At the top of Google News searches this morning for “climate change” is an article suggesting climate change imperils cassava crops in Africa and tropical regions by boosting diseases and pests that threaten cassava. Buried in the article, “Impact of Climate Change on Pests and Diseases of Cassava Crop,” is a lack of any evidence of worsening diseases and pests. To the contrary, objective data show rapidly rising cassava production as the world warms. Indeed, the UN Food and Agriculture Organization (FAO) reports global cassava production is enjoying long-term growth, with the past 10 years providing the 10 years with the highest ever cassava production.

Cassava is a starchy crop that is a staple food for 800 million people worldwide, including 500 million in Africa alone. Cassava is one of the most important crop in tropical regions. Cassava thrives in high heat, and can tolerate varying rainfall prevalence.

Buried in the manufactured concern about cassava production, the article acknowledges, “cassava is a crop which will likely be highly resilient to future climate change stressors.”

Rising cassava production should surprise nobody. Data from the market data firm Tridge shows cassava production has grown consistently since at least 1997, when world cassava production was 161.75 million tons. By 2016, production topped 277.1 million tons.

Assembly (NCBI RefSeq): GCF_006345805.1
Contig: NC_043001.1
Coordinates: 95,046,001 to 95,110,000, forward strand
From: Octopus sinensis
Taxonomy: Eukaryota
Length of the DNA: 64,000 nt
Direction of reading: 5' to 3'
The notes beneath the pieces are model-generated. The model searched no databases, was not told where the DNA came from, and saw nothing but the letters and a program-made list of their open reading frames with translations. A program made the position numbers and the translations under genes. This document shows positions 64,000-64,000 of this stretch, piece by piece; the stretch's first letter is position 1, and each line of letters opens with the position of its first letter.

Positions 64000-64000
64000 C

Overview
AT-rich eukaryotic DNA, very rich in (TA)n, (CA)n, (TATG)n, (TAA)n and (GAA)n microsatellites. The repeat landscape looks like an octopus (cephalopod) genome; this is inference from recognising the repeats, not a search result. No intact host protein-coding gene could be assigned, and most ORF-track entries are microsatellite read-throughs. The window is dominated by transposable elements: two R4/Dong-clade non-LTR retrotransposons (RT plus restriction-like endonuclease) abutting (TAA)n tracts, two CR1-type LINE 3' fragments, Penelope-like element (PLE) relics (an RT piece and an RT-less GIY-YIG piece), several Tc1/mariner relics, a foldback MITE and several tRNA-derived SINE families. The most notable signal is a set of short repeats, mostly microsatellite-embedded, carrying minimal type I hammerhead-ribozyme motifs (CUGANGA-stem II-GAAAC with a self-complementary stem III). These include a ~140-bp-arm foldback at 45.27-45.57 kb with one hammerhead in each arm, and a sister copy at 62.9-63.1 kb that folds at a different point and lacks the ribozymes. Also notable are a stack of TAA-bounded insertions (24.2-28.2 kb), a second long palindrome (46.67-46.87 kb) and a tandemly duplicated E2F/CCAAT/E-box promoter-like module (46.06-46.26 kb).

Data from FAO expand on Tridge’s findings. According to FAO, total cassava production has grown significantly faster than the area devoted to production, illustrating large increases in yields per acre as well as total production.

The report provides no evidence diseases or pests worsening as the climate warms. Even if that were the case, the bountiful increases in cassava production are clearly much greater than any incidental increase in pests or disease, as shown in the overall crop data.

So, when you see today’s Climate Scare of the Day raising concern about cassava production, feel free to enjoy a guilt-free partaking of your favorite tropical foods.

H. Sterling Burnett, Ph.D. is managing editor of Environment & Climate News and a research fellow for environment and energy policy at The Heartland Institute. Burnett worked at the National Center for Policy Analysis for 18 years, most recently as a senior fellow in charge of NCPA’s environmental policy program. He has held various positions in professional and public policy organizations, including serving as a member of the Environment and Natural Resources Task Force in the Texas Comptroller’s e-Texas commission.

3 COMMENTS

  1. Besides, it is a deep irony that, when discussing the future of agriculture, nobody even bothers to consider the development of fertilisers and GMOs (which, of course, environmentalists hate, despite their positive ecological impacts). If only the UN allowed developing nations to use these technologies, farming output would explode.

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